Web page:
Bill and Ted's Excellent Video Game Adventure
|Bill and Ted's Excellent Video Game Adventure|
|Rocket Science Productions|
|North American Release Date(s)|
|Awards | Changelog | Cheats | Codes |
Codex | Compatibility | Covers | Credits | DLC | Help
Localization | Manifest | Modding | Patches | Ratings
Reviews | Screenshots | Soundtrack
Videos | Walkthrough
GOG | In-Game | Origin | PlayStation Trophies | Retro
Steam | Xbox Live
Bill & Ted's Excellent Video Game Adventure is an action-adventure game based on the film Bill & Ted's Excellent Adventure that was released in North America by LJN for the Nintendo Entertainment System in 1991. The game's plot is not an adaptation of the movie, but rather serves as an original continuation to the film's events.
Plot[edit | edit source]
The story begins when Rufus summons Bill S. Preston Esq. and "Ted" Theodore Logan for a mission. Both boys arrive at different times; first Ted then Bill. They are informed that time-space rebels have gone back in time, kidnapping various historical figures and leaving them stranded in different time periods. So now they must travel to the time periods, retrieve these figures and return them to their correct time periods. This must be done soon as possible; for if history isn't made right, the boys will miss the big concert that will launch Wyld Stallyns' music career. Unfortunately, Rufus can only loan out a pay phonebooth for this trip. Once the mission is explained, Ted leaves and Bill arrives later. Rufus states that since they both came alone, it's best that they work separately. From there Bill is brought up to speed on the situation. Bill is instructed to go back in time and leave items to help Ted along the way in each time period he visits. When Bill has done this he will start his own search. Ted will also do the same for Bill's search after he has found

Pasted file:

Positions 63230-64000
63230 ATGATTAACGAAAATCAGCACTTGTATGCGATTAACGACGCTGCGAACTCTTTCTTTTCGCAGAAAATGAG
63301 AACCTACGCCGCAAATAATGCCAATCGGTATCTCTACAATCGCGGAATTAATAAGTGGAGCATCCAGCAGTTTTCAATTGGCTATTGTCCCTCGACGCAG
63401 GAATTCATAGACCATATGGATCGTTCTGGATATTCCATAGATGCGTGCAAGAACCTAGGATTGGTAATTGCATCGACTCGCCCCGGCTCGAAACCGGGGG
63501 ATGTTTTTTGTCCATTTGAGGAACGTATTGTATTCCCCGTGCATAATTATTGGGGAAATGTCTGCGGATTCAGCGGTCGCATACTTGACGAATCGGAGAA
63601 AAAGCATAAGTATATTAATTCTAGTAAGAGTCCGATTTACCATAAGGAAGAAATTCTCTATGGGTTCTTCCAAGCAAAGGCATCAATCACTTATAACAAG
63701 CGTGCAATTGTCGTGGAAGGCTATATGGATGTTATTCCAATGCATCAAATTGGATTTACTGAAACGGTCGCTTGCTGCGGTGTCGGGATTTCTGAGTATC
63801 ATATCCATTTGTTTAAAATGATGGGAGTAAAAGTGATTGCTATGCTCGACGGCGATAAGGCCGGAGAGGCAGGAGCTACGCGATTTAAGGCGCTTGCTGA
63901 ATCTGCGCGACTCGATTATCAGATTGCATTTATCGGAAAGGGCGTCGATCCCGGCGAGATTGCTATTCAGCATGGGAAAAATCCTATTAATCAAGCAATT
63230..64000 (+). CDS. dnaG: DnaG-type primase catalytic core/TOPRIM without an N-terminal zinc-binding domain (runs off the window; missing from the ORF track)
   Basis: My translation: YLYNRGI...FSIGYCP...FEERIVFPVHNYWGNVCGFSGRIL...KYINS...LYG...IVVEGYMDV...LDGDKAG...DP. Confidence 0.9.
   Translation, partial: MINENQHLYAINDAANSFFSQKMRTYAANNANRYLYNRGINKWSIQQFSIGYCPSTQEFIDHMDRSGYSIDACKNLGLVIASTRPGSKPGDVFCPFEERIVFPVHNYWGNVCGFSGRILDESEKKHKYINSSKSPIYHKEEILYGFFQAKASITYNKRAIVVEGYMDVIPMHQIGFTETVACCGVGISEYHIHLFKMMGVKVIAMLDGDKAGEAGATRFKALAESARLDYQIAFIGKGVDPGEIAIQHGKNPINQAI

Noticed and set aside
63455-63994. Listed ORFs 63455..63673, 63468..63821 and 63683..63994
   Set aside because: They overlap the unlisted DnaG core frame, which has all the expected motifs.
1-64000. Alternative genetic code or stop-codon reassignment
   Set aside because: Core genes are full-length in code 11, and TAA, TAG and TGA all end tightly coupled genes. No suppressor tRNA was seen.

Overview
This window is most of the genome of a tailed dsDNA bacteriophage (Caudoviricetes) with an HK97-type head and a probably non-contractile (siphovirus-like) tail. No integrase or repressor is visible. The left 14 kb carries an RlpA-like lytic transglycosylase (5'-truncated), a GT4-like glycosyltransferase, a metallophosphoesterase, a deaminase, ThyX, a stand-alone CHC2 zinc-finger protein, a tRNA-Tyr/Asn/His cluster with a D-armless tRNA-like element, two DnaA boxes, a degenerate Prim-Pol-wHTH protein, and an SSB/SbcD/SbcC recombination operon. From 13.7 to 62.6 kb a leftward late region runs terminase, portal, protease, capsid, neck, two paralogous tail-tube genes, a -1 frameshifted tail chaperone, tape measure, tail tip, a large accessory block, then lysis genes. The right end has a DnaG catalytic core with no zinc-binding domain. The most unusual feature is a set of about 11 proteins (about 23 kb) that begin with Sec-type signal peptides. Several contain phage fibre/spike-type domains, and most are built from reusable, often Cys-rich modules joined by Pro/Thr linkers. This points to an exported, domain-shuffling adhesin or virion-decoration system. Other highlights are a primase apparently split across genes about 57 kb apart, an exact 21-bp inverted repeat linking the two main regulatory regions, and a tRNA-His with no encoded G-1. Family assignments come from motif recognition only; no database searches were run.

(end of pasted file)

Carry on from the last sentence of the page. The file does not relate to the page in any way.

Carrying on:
Gameplay[edit | edit source]
Depending on the level, players take control of either Bill or Ted to search for the stranded historical figures' various worlds throughout history and return them to their rightful times. Players will explore houses, building, and castles plus talk to locals for clue and outfox mad villagers by outrunning, or using items from their inventory that can either distract, satisfy, entrance, or cause the person to disappear. In order to gain the historical figure's trust, the player must locate items called historical bait hidden within each world.
Music[edit | edit source]
Music within the game levels is unique as each piece is short and non-looping. Arranged versions of popular songs are used for various game levels. Medieval World uses "Scarborough Fair", Modern World uses the song "Won't You Come Home Bill Bailey", and Ancient World uses Deep Purple's "Smoke on the Water".
Reception[edit | edit source]
Upon its release the game earned a handfull of mixed reviews. Nintendo Power gave the game a 3.6 out of 5 stating the positive side as "Bill & Ted fans won't be disappointed by the video versions of the dudes from San Dimas" but also points "It isn't easy finding items, which means you'll spend ages wandering around, and that's frustrating." Game Player's Strategy Guide states "It's a change of pace from the usual role playing adventure, with a refreshing - if somewhat overbearing - humor." GamePro states "What could have been a truly excellent video game adventure wound up as a mildly entertaining video-jaunt." Video Games & Computer Entertainment states "The verbose Bill and Ted themselves would likely describe this adventure of theirs as being 'bogus,' but what we get can be best called average."
Many gaming sites have also given their thoughts on the game. As many of the reviews have been written ten years after the game's initial release, these reviews have been for the most part negative. The site 1Up.com gives the game an F grade, but features no feedback. Honest Gamers gave the game a 4 out of 10 stating "Though it does a reasonable job of making you feel like you're really exploring different historical periods, Bill & Ted's Excellent Videogame Adventure doesn't really do anything else right." Just Games Retro gave a 22 out 100 stating "It had all the ingredients, yet fundamentally obvious problems that any gamer will catch in ten minutes make it an unplayable mess." Flying Omelette.com gave a 1 out of 5 saying "Thankfully, the Bill & Ted movie got a proper sequel to cleanse the territory stolen by this forgettable outing, which is more of a "bogus journey" than the real sequel claimed itself to be."